Government Grants or Contracts? Be Aware of the Requirements for Running Your Business
“Winning” Isn’t Everything
Many government grant (grants, contracts, and cooperative agreements) recipients who are fortunate to receive frequent awards early in the life of their business are not fully aware of the implications and requirements associated with those awards. It cannot be overly emphasized that GETTING the award is the tip of the iceberg. Compliance with all aspects of contract execution is critical to the business. Without compliance in accounting, timekeeping, recordkeeping, procurement, and many other areas of the business, the contract you receive may ultimately cost you the business. Recipients who fail to implement and maintain sound management and financial control practices are liable for that failure – not just the legal business entity, but owners, officers, and managers, even going down to the clerical level in some instances.
Lack of Knowledge Isn’t A Defense
Being “unaware” of the requirements isn’t a defense when compliance becomes an issue. The proposal process has embedded within it the requirement to know all aspects of compliance from federal legislation to specific contract requirements. The business and its principals are responsible for identifying and complying with all elements, factors, and clauses.
Also, when awards are made rapidly to your company and you are a young company, you are accepting the task of implementing the requirements and investing in the business to get infrastructure – policies, procedures, processes, and systems in place NOW! From submission to acceptance of the first contract, the business must be willing to spend the dollars to comply.
Many companies feel that in being awarded the contract the government is saying the company has met requirements. Awarding a contract doesn’t mean an opinion has been issued on the business’ compliance. The award is an acceptance of the representation and assertions made by the company in the bid process. An audit is the tool used to verify that a business is in compliance with government requirements.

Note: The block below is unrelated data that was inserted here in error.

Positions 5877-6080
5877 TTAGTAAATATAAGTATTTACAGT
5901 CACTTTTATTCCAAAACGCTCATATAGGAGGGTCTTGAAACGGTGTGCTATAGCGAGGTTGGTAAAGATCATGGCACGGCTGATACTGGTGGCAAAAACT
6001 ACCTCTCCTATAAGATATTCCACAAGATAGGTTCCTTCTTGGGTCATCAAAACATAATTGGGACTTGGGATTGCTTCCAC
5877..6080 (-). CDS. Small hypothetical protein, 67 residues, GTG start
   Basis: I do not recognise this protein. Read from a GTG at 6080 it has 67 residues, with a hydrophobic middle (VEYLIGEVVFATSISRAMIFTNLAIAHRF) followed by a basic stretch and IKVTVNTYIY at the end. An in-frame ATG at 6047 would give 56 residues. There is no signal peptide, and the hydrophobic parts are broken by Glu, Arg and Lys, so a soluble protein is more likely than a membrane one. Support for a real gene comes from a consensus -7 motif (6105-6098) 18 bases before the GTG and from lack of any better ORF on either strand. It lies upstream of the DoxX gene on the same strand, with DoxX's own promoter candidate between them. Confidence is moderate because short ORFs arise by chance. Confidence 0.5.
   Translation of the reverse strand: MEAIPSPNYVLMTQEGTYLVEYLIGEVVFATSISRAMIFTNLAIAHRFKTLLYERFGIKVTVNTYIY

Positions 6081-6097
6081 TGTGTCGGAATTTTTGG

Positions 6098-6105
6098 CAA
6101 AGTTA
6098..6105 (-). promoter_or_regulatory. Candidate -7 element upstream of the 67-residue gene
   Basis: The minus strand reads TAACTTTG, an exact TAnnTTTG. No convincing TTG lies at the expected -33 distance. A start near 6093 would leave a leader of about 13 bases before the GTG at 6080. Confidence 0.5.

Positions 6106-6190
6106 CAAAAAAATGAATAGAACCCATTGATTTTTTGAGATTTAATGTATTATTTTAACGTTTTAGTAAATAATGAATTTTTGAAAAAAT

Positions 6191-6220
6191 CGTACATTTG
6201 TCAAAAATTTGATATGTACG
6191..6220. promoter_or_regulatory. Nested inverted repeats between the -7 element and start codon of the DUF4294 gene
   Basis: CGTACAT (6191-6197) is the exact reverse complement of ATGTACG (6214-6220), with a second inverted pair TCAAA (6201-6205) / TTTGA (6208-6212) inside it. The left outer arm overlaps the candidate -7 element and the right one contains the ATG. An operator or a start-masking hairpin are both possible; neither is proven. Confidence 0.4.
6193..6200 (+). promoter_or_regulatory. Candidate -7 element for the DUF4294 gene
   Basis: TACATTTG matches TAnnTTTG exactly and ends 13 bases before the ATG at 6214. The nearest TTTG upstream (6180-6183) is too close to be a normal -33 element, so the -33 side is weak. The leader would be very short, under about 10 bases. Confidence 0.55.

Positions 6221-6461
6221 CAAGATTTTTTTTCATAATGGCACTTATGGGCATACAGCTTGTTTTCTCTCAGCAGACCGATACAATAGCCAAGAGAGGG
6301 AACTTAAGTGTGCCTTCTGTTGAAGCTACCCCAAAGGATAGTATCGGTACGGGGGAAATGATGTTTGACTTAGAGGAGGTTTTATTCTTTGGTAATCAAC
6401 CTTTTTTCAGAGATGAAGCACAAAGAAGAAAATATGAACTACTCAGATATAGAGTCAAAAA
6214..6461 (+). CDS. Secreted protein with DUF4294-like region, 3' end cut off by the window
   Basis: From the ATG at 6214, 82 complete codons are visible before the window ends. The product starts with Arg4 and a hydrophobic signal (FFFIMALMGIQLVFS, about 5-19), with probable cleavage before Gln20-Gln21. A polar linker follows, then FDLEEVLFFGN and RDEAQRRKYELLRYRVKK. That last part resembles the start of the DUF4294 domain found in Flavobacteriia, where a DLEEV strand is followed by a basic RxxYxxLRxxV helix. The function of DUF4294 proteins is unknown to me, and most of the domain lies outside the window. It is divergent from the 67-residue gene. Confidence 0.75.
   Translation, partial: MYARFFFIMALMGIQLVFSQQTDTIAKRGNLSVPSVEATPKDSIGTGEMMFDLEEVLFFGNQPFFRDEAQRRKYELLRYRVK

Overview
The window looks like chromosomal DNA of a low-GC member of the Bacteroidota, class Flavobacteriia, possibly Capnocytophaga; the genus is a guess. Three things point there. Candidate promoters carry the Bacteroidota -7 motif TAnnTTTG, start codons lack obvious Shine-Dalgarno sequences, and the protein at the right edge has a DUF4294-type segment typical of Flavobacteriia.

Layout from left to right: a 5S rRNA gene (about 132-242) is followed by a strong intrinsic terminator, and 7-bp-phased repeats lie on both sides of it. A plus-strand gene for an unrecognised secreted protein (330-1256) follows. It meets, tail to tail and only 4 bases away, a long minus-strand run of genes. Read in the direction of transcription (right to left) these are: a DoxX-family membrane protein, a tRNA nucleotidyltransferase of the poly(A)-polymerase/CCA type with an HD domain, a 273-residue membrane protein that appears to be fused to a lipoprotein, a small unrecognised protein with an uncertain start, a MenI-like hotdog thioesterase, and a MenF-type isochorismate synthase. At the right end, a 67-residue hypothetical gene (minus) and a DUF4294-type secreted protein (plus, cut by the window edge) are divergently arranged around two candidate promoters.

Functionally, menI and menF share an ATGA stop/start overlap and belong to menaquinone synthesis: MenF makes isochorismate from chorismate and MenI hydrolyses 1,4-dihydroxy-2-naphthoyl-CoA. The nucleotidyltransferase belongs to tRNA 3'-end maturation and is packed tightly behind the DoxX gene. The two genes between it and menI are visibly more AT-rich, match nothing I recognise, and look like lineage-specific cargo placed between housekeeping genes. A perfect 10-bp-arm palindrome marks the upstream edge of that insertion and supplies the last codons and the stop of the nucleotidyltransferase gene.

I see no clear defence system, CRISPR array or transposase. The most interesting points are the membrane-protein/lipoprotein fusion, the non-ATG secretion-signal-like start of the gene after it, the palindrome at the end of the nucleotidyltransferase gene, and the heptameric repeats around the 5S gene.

If you’ve never been audited – pre-award, single audit, or program audits – then no opinion has been issued on your business. You may continue to win contracts with each contract, increasing your risk and the implications of “knowingly and willfully” (meaning you should have known the requirements and complied with them, AND you chose not to) failing to comply.
The money may be flowing in. You may be proud of the ease by which you have gotten contracts, the rapid in-flow of funds, and how fast your business is growing as a result is an achievement. What you may not realize is the magnitude of the risk you are assuming if you haven’t been developing the appropriate accounting and management control systems to satisfy the contract requirements.
Take time to research the requirements and understand the scope of the demands on your business. Recipients of government funds are receiving taxpayer dollars and are expected to manage those funds appropriately. Because of the fiduciary responsibility of government agencies related to these funds, reporting and control requirements are substantial. Determining what you need to comply with is a combination of reading your contract, researching the government agency regulations, and relating them to your business operations.